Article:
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Full Name
King of the Monsters
Big G
God of Destruction
Alpha Predator
Godzilla franchise
King of monsters
Powers / Skills
Breathing Atomic Breath
Great strength
Fast regeneration
Spiral Ray
Nuclear Pulse
Magnetic force
Fighting monsters that dare oppose him, destroying cities
Feed on radiation from nuclear power plants, destroy humanity and their cities, protect them from extraterrestrial threats if necessary
Type of Villain
Protagonist Villain
Giant Monster

Godzilla, aka Gojira, is a daikaijū, a japanese movie monster, first appearing in Ishirō Honda's 1954 classic film Godzilla. Since then, Godzilla has gone on to become a worldwide pop culture icon starring in 28 films produced by Toho Co., Ltd., and one film by Legendary Pictures. The 1998 version, produced by TriStar Pictures and featuring Zilla, is not considered a Godzilla film by Toho.

The monster has appeared in numerous other media incarnations including video games, novels, comic books, television series, and an American remake. Another separate American remake was produced by Legendary Pictures, but this time in cooperation with Toho. With the bombings of Hiroshima and Nagasaki still fresh in the Japanese consciousness, Godzilla was conceived as a monster created by nuclear detonations and a metaphor for nuclear weapons in general. As the film series expanded, the stories took on less serious undertones portraying Godzilla in the role of a hero, while later movies returned to depicting the character as a destructive monster. In some films, Godzilla has even teamed up with fellow monsters to save the world or themselves, usually teaming with Mothra. Godzilla's greatest enemies are known to be King Ghidorah and Mechagodzilla.


Godzilla Roar-000:07

Godzilla Roar-0

Godzilla's iconic roar

Showa series

The Showa-era Godzilla films were the first of the film series. In total, there are fifteen Showa-era films, amounting to over half the total Godzilla movies currently in existence. The first film, made in 1954, was simply titled Godzilla. In the original film, Godzilla was portrayed as a terrible and destructive monster. Following the success of Godzilla, Toho started filming a quickie sequel called Godzilla Raids Again. In this film, a new Godzilla was set up to fight another dinosaur-like creature, Anguirus. This second film started a trend for Godzilla films, where Godzilla would fight other giant monsters.

In his fifth film, Ghidorah, the Three-Headed Monster, Godzilla took the role of a hero. From that point on, to the end of the Showa series, Godzilla stayed a hero, protecting Japan against attacks from other monsters, aliens, etc. At one point, Godzilla even adopted a son, Minilla, in Son of Godzilla, who would make appearances in later Showa-era films. The Showa-era movies played on a lot of fears and interests of people during the period in which they were made. For instance, Godzilla was a movie designed to warn people about the use and testing of nuclear weapons. Likewise, Godzilla vs. Hedorah was designed to carry a message about the dangers of pollution. As space exploration and the Space Age were extremely popular in the late 1960s and early 1970s, many of Godzilla's films revolved around Godzilla fighting alien monsters, or involved an alien invasion in some shape or form. For instance, in the movie Destroy All Monsters, an alien race had managed to take control of all of Earth's monsters, who were eventually freed from their control, and destroyed the aliens who had put them under control.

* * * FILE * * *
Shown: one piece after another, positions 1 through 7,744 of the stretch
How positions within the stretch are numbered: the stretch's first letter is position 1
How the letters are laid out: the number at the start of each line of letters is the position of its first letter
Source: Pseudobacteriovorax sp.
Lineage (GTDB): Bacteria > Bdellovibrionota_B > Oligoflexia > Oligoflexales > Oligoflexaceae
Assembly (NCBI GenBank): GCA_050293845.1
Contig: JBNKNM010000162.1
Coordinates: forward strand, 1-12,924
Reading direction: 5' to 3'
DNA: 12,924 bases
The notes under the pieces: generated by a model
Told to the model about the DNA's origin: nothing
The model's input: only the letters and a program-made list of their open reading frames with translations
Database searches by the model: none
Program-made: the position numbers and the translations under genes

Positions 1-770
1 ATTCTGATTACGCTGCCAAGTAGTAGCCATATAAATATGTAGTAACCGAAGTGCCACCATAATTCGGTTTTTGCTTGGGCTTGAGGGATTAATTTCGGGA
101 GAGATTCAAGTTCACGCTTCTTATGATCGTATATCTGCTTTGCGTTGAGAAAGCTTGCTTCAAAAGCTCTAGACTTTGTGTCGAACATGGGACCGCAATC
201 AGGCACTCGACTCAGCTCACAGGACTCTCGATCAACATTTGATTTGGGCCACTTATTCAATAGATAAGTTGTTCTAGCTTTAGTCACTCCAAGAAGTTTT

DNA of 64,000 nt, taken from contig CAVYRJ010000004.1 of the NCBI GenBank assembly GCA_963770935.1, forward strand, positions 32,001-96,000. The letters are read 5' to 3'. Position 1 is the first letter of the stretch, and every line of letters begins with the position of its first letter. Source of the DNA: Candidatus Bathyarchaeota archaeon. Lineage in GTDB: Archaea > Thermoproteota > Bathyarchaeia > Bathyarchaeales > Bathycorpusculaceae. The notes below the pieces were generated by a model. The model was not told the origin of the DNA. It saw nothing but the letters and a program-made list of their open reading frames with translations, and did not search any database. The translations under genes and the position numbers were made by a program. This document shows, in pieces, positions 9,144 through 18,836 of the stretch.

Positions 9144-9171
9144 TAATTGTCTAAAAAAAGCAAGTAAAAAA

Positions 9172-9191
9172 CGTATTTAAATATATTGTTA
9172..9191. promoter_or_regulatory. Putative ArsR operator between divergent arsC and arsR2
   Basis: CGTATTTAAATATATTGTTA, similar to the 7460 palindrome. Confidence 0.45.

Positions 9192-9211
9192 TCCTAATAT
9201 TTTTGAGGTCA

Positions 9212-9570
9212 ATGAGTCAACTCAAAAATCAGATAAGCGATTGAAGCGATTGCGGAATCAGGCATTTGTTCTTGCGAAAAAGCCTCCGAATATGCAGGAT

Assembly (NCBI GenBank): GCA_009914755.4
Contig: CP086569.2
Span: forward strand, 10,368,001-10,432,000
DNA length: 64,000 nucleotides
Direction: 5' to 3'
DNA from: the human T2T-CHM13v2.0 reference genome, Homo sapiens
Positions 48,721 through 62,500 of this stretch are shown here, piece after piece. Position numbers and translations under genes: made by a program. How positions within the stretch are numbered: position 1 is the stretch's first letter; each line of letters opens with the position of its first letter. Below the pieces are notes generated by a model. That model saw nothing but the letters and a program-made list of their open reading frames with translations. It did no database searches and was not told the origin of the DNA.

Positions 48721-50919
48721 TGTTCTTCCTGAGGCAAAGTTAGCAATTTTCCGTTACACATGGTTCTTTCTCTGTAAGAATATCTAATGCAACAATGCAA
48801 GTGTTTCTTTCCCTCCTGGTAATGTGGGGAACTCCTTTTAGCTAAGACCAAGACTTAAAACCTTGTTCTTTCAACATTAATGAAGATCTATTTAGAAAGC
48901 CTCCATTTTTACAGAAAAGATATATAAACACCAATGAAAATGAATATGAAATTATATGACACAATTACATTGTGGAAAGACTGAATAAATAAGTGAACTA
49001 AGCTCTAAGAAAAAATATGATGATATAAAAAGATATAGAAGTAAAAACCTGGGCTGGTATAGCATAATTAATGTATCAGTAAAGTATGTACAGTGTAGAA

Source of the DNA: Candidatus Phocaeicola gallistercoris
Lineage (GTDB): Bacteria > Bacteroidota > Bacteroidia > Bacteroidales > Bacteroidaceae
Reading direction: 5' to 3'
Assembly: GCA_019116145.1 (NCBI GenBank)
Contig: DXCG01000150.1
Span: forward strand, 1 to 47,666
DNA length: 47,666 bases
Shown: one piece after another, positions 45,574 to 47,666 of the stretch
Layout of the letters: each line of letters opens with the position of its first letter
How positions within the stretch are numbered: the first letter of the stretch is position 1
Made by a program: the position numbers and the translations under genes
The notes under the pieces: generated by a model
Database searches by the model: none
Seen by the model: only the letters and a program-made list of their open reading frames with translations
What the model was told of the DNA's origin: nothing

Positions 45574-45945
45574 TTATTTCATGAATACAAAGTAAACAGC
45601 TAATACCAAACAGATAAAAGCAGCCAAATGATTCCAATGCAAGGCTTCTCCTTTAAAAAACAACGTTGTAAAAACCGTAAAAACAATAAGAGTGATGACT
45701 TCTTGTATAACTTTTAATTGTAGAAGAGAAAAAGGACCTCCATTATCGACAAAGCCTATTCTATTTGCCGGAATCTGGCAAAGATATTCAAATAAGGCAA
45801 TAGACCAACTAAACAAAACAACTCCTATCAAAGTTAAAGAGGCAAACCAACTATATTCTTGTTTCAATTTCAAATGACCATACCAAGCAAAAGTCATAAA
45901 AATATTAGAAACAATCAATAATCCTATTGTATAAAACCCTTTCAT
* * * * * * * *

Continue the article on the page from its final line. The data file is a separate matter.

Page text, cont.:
Heisei series

The Heisei-era Godzilla films were the second of the film series. In total, there were seven Heisei-era films, making them amount to one fourth of the total Godzilla movies in existence. The Heisei-era films differed drastically from the Showa-era films in a variety of ways. The most prominent difference is that Toho did away with Godzilla being the hero of the films. While occasionally Godzilla would take the role of an antihero, he was still consistently portrayed as hazardous to humanity throughout the films. The Godzilla outfit was updated to look more realistic and much more intimidating than previous suits. Another significant difference is that the series was given an overall plotline with story arcs. Each movie happened in some sort of sequence, and generally referenced previous movies to further the plot of the series. As in the Showa era, in the first Godzilla movie of the Heisei era, The Return of Godzilla, Godzilla was the only monster to make an appearance. All succeeding Heisei-era movies would have Godzilla fight other giant monsters.